How Scientists Colorize Those Beautiful Space Photos Taken By the Hubble Space Telescope

When you pic­ture the giant for­ma­tions of gasses and space dust that make up a neb­u­la, maybe you see the deli­cious­ly gar­ish CGI of Guardians of the Galaxy. The look of the Mar­vel uni­verse is, of course, inspired by eye-pop­ping images of neb­u­lae tak­en by the Hub­ble tele­scope, images that have appeared rou­tine­ly for the past three decades in the pages of Nation­al Geo­graph­ic, Dis­cov­er, and your favorite screen savers.

Whether you’re into sci-fi super­hero flicks or not, you’ve sure­ly stared in awe and dis­be­lief at these pho­tographs: ghost­ly, glow­ing, resem­bling the illus­tra­tions of out­er space by cer­tain pulp sci-fi illus­tra­tors twen­ty years before the Hub­ble was launched into orbit in 1990. If these images seem too painter­ly to be real, it’s because they are, as the Vox video above explains, to a great degree, prod­ucts of pho­to­graph­ic art and imag­i­na­tion.

The Hub­ble tele­scope only takes images in black and white. The images are then col­orized by sci­en­tists. Their work is not pure fan­ta­sy. A process called “broad­band fil­ter­ing” allows them to rea­son­ably esti­mate a range of col­ors in the black and white pho­to. Some imag­i­na­tive license must be tak­en “to show us por­tions of the image that would nev­er have been vis­i­ble to our eyes in the first place,” notes PetaPix­el. “For exam­ple: turn­ing cer­tain gasses into vis­i­ble col­or in a pho­to­graph.”

In an impres­sive few min­utes, the Vox explain­er digs deep into the sci­ence of optics to explain how and why we see col­or as com­bi­na­tions of three wave­lengths. The sci­ence has been “the guid­ing prin­ci­ple in col­or­ing black and white images” since the turn of the 20th cen­tu­ry. We learn above how broad­band filtering—the pho­to­graph­ic tech­nique bring­ing us full-col­or galac­tic fever dreams—originated in the ear­li­est exper­i­ments in col­or pho­tog­ra­phy.

In fact, the very first col­or pho­to­graph ever tak­en, by physi­cist James Clerk Maxwell in 1861, used a very ear­ly ver­sion of the tech­nique Hub­ble sci­en­tists now use to col­orize images of space, com­bin­ing three black and white pho­tos of the same object, tak­en through three dif­fer­ent-col­ored fil­ters. Giv­en the advances in imag­ing tech­nol­o­gy over the past 100+ years, why doesn’t the pow­er­ful space tele­scope just take col­or pic­tures?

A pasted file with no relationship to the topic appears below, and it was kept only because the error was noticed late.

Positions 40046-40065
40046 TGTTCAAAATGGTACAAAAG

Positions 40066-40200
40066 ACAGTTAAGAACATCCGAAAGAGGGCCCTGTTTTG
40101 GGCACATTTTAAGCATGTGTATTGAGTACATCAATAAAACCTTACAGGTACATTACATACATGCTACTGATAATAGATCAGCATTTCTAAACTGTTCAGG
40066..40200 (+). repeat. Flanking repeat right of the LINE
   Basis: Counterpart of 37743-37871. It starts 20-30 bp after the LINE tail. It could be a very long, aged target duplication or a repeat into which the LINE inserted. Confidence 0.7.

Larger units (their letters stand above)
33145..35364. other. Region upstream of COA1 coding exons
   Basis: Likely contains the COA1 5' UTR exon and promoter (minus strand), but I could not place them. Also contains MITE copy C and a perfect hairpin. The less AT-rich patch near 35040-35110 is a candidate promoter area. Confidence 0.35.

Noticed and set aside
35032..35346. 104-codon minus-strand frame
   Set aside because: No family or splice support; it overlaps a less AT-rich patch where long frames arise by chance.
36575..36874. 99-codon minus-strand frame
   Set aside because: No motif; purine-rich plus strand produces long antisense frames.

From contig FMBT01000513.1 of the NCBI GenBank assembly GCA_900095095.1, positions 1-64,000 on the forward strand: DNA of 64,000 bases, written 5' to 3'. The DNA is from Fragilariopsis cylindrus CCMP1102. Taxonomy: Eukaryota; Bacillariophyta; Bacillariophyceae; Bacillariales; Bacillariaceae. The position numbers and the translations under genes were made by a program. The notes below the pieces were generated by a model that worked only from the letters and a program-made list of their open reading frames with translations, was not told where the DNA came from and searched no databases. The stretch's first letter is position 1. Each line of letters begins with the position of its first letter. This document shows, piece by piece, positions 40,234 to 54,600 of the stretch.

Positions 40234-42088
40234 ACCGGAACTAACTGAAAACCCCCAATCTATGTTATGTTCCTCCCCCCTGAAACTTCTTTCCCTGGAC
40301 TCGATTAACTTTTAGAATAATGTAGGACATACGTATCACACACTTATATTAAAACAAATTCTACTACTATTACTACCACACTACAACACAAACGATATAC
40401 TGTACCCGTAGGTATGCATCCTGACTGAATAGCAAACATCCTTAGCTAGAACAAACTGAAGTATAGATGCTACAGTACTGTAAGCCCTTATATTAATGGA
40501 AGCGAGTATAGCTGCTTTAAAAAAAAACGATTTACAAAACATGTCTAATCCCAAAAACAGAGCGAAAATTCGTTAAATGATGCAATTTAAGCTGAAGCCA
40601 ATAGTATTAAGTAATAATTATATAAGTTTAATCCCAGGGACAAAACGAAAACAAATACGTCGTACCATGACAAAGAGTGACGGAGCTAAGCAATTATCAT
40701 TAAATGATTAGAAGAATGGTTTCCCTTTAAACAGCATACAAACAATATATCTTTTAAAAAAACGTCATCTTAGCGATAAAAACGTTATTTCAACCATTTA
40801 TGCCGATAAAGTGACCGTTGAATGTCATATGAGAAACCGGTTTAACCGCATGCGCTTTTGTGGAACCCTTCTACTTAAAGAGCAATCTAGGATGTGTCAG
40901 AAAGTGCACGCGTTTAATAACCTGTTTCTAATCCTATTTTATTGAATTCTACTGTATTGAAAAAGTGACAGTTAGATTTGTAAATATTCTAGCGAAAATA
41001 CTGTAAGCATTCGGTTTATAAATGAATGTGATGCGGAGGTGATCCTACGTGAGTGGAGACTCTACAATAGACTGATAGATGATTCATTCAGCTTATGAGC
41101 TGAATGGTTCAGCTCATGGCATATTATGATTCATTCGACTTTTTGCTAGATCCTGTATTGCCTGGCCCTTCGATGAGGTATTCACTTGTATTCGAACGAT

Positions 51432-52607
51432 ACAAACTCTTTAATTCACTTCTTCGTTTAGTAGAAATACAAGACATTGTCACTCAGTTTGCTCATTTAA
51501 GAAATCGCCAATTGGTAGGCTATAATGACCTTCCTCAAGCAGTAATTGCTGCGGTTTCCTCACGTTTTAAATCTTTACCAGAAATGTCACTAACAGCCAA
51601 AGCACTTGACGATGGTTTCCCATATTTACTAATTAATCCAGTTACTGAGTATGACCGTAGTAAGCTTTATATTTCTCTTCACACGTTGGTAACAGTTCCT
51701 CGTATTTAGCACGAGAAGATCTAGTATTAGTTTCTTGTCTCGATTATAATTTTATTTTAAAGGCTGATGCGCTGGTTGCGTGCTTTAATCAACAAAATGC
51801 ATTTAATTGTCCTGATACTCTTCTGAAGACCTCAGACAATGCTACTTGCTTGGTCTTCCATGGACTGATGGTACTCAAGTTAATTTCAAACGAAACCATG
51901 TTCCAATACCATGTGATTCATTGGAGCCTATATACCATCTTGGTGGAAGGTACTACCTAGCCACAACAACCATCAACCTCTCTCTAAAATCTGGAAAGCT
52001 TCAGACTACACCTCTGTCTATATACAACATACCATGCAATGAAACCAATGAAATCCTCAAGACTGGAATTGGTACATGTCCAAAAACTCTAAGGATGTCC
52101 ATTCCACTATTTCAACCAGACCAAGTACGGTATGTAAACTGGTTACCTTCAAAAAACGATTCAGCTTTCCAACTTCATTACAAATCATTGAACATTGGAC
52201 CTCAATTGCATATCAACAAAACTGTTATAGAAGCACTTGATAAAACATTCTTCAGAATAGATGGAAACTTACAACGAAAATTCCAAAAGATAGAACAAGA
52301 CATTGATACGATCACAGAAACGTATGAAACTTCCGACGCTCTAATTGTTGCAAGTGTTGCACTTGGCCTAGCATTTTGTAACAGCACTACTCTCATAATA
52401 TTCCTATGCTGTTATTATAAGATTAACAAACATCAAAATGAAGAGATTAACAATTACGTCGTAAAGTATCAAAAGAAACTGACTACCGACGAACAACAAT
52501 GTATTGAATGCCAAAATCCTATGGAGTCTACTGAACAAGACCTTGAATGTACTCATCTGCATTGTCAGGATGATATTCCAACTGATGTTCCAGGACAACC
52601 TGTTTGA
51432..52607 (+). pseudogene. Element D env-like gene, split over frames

It would com­pro­mise the Hubble’s pri­ma­ry pur­pose, to mea­sure the inten­si­ty of light reflect­ing off objects in space, a mea­sure­ment best tak­en in black and white. But the sci­en­tif­ic instru­ment can still be used as cos­mic paint­brush, cre­at­ing jaw-drop­ping images that them­selves serve a sci­en­tif­ic pur­pose. If you were dis­ap­point­ed to learn that the pho­tog­ra­phy fuel­ing our our space imag­i­na­tion has been doc­tored, watch this video and see if a sense of won­der isn’t restored.

Relat­ed Con­tent:

The Beau­ty of Space Pho­tog­ra­phy

NASA Releas­es a Mas­sive Online Archive: 140,000 Pho­tos, Videos & Audio Files Free to Search and Down­load

NASA Dig­i­tizes 20,000 Hours of Audio from the His­toric Apol­lo 11 Mis­sion: Stream Them Free Online

Josh Jones is a writer and musi­cian based in Durham, NC. Fol­low him at @jdmagness

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